Tax Reform Yields Unexpected Benefit for Organizations Engaged in Lobbying and Political Activities

Tax Benefits April 9, 2018 By: J. Calvin Marks

The new tax law creates certain benefits for associations that partake in lobbying and political activities this year. Here’s what you need to know.

The Tax Cuts and Jobs Act of 2017 eliminated the graduated corporate tax rate brackets and set the corporate income tax rate at a flat 21 percent for tax years beginning after December 31, 2017.

For exempt organizations with unrelated business income, this provision will obviously change the calculation of their tax liability for 2018 and beyond. The new flat-rate structure will represent a tax increase for organizations with smaller unrelated business activities, and a tax cut for organizations with larger net taxable incomes.

But the change in the corporate tax rate will also have some unexpected changes on associations and organizations engaged in lobbying activities (defined as activities meant to influence the lawmaking process by appealing to currently elected legislators) or political activities (defined as activities meant to influence the electoral process by appealing to the voters).

Under Section 6033(e), exempt organizations other than 501(c)(3) organizations must notify their members of the estimated amount of dues payments which are allocated to lobbying activities and are therefore nondeductible as ordinary business expenses to the member.

Organizations may elect not to provide these notices and instead pay a tax (commonly called “proxy tax”) on the amount of lobbying expenditures. The amount of tax is determined with respect to the highest corporate tax rate.

This rate was 35 percent for tax years 2017 and prior (the rate for the top corporate tax bracket) but will be 21 percent for tax years beginning after December 31, 2017. This represents a significant tax cut for organizations which elect to pay proxy tax on lobbying expenditures and allow their members a full deduction for their dues payments. The new tax rate may change the analysis for organizations that currently disallow a portion of their member dues payments.

The new and lower rate comes at an extremely fortuitous time for organizations with significant lobbying or political activities, taking effect during an important midterm election year when political activities may increase sharply.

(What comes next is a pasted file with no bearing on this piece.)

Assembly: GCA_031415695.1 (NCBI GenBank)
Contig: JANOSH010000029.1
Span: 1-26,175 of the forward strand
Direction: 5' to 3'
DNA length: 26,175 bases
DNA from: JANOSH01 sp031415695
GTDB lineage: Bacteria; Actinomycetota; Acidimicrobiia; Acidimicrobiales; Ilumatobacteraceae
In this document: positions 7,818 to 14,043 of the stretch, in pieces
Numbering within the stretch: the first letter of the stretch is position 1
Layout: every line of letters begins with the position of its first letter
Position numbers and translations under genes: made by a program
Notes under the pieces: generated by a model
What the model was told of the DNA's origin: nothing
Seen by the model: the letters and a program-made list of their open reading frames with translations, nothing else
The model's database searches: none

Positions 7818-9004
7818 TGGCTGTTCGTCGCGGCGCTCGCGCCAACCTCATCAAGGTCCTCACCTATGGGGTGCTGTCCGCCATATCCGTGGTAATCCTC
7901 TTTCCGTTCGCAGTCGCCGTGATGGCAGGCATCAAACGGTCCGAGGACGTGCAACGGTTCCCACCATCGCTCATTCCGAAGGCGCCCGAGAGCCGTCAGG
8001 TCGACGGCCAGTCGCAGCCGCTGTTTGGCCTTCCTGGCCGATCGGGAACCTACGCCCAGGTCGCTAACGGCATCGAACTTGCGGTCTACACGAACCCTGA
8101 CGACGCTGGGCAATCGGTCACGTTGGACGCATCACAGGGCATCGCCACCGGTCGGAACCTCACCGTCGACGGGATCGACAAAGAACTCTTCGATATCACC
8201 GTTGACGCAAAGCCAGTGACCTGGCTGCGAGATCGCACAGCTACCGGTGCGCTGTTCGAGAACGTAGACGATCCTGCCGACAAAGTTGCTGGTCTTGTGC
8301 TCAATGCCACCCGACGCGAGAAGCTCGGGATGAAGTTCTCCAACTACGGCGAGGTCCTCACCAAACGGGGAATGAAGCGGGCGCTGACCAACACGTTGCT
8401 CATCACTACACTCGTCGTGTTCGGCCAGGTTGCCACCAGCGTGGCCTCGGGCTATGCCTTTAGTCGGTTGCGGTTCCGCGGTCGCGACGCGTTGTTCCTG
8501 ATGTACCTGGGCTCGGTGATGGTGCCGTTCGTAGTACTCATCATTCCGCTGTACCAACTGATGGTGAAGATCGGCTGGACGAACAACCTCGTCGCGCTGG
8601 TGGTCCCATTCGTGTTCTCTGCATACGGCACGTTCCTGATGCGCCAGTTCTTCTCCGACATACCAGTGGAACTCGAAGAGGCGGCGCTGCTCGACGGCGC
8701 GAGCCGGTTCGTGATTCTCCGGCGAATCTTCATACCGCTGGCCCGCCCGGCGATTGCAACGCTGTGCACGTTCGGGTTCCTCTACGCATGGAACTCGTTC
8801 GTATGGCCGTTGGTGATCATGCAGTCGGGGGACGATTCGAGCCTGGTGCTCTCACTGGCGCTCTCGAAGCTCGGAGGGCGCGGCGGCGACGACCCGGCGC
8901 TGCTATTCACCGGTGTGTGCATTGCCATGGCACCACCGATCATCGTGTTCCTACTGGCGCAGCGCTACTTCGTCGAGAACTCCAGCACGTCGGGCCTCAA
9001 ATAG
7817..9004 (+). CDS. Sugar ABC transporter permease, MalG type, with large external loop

To illustrate the analysis, let’s imagine a 501(c)(6) trade association with $3 million in revenue from member dues. It spends $250,000 on lobbying, and communicates to members that 10 percent of their dues payments should be nondeductible. In 2017, this organization’s members would collectively pay an additional $105,000 in income tax due to the nondeductible dues notice if we assume that the members are corporate taxpayers subject to the top 35 percent tax rate (i.e., $3,000,000 dues x 10 percent nondeductible = $300,000 x 35 percent tax rate = $105,000 additional tax).

Under the same conditions, that same organization could instead pay just $52,500 in proxy tax for 2018 (i.e., $250,000 lobbying expenses x 21 percent tax rate), half the total economic cost of nondeductible dues in the prior year, and $35,000 less than $87,500 paid in proxy tax in 2017.

Similarly, exempt organizations making political contributions and other political expenditures, including political action committees and organizations maintaining other forms of segregated funds, are subject to tax on those political expenditures under Section 527(b). The rate of tax also references the top corporate tax rate, formerly 35 percent but now reduced to 21 percent.

The change in these tax rates represents a significant reduction in the total economic cost of lobbying and political activities for 501(c)(4), (5), and (6) organizations. Unlike 501(c)(3) organizations which are limited to conducting only an “insubstantial” amount of lobbying and are prohibited from conducting any political activities, these organizations have no specific restrictions on the amount of lobbying or political activities they may conduct and are limited only by the proxy tax or the nondeducibility of dues to their members.

The new and lower rate comes at an extremely fortuitous time for organizations with significant lobbying or political activities, taking effect during an important midterm election year when political activities may increase sharply.

Unlike the tax on unrelated business income, the taxes on lobbying and political activities were always imposed at a flat rate, so the tax rate change will result in a tax cut for organizations of all sizes. It is important to note that the taxes on lobbying and on political activities are excise taxes, not income taxes, and therefore do not require organizations to make quarterly estimated payments on these tax liabilities. Also, these taxes do not generally trigger tax at the state level in states where an organization may have nexus.


J. Calvin Marks

J. Calvin Marks, CPA, EA, is a manager at Johnson Lambert, LLP, in Raleigh, North Carolina.